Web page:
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My question asks for a concrete (and hopefully easy) example, why one wants to derive things in algebraic geometry. I heard, that a resolution of an object by free ones behaves much better than the original object but until now these are only meaningless phrases to me. Here is the setting, I would like to understand the term 'derived' in:

Let $X$ be a scheme and $X_Z$ (or $X_{ét}$, if you like) the small Zariski (or the small étale) Grothendieck site on $X$. Consider the abelian category $Shv^{Ab}(X_Z)$ of sheaves of abelian groups on $X_Z$. What is a concrete example why one likes to build complexes $Ch(Shv^{Ab}(X_Z))$ on that category and then the derived category $D(X_Z)$ in the sense of homological algebra (i.e. inverting the quasi-isomorphisms)?

If this setting is not appropriate enough, one can consider the ring object $\mathcal{O}_X$ in $Shv^{Ab}(X_Z)$ and modules over it. This category is again abelian, one forms chain complexes on it and the derived category $D(X_Z,\mathcal{O}_X)$. Why? What is an concrete example for the necessity of this complicated process?

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    $\begingroup$ One takes resolutions all the time to compute cohomology, yet cohomology is not a "complete invariant": the quasi-isomorphism type of the resolution carries more information. $\endgroup$ – Zhen Lin Dec 1 '13 at 7:40
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    $\begingroup$ Yes, that's a point. Thank you for pointing that out! Anyway, I would appreciate a concrete example like something with 'intersection theory' behaving well in the derived setting but nor in the classical one. $\endgroup$ – user8463524 Dec 1 '13 at 10:16
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    $\begingroup$ +1 since I also would like to see a concrete example. I think that the formalism of derived categories simplify a lot. For example, the complicated Grothendieck spectral sequence is essentially the trivial equation $R(F \circ G) = R(F) \circ R(G)$ in the derived category, following from the universal property of $R(F)$. I think Zhen has explained this somewhere else nicely. $\endgroup$ – Martin Brandenburg Dec 1 '13 at 10:32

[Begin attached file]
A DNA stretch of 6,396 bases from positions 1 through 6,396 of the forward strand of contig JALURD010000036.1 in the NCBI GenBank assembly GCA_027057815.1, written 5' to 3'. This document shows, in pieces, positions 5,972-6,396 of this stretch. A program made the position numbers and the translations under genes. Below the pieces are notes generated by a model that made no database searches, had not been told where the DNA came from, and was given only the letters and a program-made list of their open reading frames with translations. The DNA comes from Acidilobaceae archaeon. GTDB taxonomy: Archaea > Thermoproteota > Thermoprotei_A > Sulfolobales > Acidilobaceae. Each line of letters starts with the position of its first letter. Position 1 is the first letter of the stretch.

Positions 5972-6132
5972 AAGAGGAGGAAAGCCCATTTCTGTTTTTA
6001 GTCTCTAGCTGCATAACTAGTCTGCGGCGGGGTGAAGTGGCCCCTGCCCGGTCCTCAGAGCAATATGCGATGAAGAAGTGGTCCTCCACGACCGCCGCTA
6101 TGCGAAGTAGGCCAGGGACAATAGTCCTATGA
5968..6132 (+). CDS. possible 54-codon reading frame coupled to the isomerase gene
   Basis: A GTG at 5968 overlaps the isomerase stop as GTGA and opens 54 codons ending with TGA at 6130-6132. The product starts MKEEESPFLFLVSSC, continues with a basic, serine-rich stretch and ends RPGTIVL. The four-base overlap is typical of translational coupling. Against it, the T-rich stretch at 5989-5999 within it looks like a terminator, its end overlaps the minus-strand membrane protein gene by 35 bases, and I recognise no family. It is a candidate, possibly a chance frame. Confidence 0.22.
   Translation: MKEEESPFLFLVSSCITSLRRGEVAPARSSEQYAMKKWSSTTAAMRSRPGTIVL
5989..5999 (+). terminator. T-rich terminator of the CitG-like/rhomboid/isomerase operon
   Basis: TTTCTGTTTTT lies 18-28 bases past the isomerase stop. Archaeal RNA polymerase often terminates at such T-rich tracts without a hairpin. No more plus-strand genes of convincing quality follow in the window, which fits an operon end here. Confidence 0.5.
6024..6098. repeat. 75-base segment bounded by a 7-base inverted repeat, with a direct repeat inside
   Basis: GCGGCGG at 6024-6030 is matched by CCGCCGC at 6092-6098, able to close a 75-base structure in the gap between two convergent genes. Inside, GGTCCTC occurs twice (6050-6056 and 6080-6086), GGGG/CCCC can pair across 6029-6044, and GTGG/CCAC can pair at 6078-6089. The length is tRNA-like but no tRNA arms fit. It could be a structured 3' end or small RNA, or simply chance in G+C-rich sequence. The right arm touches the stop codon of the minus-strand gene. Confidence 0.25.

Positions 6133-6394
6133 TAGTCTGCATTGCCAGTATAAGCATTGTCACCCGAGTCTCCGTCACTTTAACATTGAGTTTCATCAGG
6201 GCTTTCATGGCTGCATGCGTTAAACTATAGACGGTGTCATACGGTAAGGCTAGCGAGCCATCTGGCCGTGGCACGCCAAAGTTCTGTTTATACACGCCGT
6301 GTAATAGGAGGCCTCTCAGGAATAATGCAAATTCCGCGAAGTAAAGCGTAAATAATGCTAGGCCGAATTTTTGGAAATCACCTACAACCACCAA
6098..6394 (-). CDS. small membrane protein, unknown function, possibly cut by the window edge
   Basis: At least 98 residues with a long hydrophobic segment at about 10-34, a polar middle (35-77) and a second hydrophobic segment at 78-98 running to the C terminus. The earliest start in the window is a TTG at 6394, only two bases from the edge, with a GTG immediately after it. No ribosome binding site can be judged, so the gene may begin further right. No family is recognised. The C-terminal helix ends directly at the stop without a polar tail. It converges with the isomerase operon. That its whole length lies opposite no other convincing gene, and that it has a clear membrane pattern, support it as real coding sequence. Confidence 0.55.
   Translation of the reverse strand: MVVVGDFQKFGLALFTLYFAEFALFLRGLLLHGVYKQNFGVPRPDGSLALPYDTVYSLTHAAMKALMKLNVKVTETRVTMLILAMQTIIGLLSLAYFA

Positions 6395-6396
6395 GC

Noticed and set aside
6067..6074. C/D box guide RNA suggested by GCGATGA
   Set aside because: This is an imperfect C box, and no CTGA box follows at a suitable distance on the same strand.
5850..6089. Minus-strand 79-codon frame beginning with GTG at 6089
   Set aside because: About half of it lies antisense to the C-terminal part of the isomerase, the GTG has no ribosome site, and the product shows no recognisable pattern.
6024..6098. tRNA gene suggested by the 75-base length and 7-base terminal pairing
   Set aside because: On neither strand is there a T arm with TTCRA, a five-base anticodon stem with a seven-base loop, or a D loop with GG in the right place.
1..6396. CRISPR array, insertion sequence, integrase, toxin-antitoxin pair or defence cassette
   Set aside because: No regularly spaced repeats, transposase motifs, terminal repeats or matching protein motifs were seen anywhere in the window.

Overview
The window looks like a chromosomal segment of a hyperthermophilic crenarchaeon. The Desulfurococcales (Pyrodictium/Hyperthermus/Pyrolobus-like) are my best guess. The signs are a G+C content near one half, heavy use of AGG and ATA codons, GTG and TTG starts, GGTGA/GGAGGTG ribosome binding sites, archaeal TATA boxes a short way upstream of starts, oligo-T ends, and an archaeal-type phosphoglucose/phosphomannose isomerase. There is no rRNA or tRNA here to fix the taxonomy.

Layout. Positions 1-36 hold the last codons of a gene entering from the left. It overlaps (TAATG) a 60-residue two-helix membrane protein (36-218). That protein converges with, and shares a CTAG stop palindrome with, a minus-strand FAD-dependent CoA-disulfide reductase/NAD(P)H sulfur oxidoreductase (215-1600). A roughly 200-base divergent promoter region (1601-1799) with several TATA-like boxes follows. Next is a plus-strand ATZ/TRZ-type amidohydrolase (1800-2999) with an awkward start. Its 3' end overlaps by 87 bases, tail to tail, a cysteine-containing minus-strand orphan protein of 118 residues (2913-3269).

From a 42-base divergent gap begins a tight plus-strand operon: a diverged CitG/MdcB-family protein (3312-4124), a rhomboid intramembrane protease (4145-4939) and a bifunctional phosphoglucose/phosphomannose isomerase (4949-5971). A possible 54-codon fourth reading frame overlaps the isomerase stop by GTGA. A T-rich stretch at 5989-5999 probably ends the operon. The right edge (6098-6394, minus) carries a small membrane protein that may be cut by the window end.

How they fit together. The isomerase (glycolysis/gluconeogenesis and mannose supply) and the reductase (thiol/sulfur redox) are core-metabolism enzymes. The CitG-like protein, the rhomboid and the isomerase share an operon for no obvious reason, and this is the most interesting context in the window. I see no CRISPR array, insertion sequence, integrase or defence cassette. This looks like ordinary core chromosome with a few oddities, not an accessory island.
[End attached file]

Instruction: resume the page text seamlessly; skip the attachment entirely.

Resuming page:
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One motivation is deformation theory, see MO:111084. Basically, the cotangent complex turns out to be the left derived functor of the Kähler differentials functor $\Omega^1$.

In intersection theory, Serre's intersection formula is another example, see MO:12236. The Tor's in this formula are simply the homotopy groups of the derived tensor product, taken in the derived category of simplicial commutative algebras. Hence the intersection multiplicity is nothing but the length of this derived tensor product, viewed as a simplicial module.

Both of these examples also lead quite naturally into the world of derived algebraic geometry in the sense of Toën–Vezzosi or Lurie.

However, I should mention that more traditionally (i.e. in non-derived geometry), the derived category of (quasi-)coherent sheaves is not usually used for computing resolutions or such, but rather as a kind of package of classically interesting geometric data about your variety. In fact, in some cases this triangulated category contains sufficient information to reconstruct your original variety up to isomorphism. For this perspective, see papers of Bondal and Orlov, like arXiv:math/0206295.

In fact in noncommutative algebraic geometry or derived noncommutative algebraic geometry, varieties are completely replaced by their derived categories of (quasi-)coherent sheaves or stable (∞,1)-categorical enhancements thereof. Thus a noncommutative space in this sense is a kind of stable $k$-linear (∞,1)-category (often a DG category). A good introduction to this subject is arXiv:1108.3787.

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    $\begingroup$ I have never seen an answer with such a great quotient # nlab-links / # lines. $\endgroup$ – Martin Brandenburg Dec 1 '13 at 12:18

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